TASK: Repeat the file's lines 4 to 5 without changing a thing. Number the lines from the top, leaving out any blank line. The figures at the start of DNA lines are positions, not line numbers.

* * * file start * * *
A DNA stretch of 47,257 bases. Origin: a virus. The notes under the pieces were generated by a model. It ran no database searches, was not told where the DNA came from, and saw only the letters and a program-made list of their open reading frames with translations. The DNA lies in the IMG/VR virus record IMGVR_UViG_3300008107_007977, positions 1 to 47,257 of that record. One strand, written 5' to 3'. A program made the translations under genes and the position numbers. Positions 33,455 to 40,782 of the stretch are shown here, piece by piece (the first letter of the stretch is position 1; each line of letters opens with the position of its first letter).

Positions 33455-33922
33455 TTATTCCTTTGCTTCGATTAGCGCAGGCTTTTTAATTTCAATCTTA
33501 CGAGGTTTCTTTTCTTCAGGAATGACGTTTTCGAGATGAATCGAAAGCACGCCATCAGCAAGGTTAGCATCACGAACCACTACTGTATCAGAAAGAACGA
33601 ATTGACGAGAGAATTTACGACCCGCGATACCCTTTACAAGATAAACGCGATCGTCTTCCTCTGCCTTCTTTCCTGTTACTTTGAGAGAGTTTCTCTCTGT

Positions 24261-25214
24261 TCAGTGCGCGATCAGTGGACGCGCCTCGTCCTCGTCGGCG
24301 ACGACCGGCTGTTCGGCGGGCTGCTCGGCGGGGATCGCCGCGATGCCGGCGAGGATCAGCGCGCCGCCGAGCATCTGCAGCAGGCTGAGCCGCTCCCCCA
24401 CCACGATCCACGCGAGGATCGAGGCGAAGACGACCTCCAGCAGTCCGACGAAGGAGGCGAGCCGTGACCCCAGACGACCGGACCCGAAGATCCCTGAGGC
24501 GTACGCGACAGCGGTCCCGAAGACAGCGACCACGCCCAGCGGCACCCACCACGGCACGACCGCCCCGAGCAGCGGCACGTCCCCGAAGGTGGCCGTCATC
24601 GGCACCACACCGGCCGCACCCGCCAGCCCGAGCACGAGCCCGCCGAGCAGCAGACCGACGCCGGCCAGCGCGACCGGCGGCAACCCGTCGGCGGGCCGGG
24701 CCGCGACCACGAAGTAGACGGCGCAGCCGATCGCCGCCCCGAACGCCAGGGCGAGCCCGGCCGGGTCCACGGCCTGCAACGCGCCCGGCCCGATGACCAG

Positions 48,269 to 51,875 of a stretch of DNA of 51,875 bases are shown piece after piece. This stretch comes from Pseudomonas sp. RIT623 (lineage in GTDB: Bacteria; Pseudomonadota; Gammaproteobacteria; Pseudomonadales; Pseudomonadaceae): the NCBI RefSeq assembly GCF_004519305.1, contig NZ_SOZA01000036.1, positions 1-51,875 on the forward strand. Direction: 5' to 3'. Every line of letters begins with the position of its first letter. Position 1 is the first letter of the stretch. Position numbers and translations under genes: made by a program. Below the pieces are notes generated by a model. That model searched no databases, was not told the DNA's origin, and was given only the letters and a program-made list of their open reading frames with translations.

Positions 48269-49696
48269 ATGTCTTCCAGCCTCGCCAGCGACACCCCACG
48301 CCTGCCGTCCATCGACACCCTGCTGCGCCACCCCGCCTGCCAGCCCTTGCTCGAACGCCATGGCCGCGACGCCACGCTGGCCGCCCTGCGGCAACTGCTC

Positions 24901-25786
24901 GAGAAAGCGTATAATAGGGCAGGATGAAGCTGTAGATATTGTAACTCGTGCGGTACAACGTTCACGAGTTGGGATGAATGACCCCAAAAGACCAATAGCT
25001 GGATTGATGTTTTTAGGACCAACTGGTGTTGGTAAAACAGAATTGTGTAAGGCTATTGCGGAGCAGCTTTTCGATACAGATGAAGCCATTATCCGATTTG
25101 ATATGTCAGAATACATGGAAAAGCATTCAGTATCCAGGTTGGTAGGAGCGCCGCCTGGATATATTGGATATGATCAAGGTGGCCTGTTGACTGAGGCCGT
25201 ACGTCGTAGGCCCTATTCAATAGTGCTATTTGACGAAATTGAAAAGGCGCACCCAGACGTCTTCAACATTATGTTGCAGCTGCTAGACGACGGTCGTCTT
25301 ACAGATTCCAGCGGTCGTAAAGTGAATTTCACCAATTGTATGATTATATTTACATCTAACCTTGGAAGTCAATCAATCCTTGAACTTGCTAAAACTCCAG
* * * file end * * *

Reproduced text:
33501 CGAGGTTTCTTTTCTTCAGGAATGACGTTTTCGAGATGAATCGAAAGCACGCCATCAGCAAGGTTAGCATCACGAACCACTACTGTATCAGAAAGAACGA
33601 ATTGACGAGAGAATTTACGACCCGCGATACCCTTTACAAGATAAACGCGATCGTCTTCCTCTGCCTTCTTTCCTGTTACTTTGAGAGAGTTTCTCTCTGT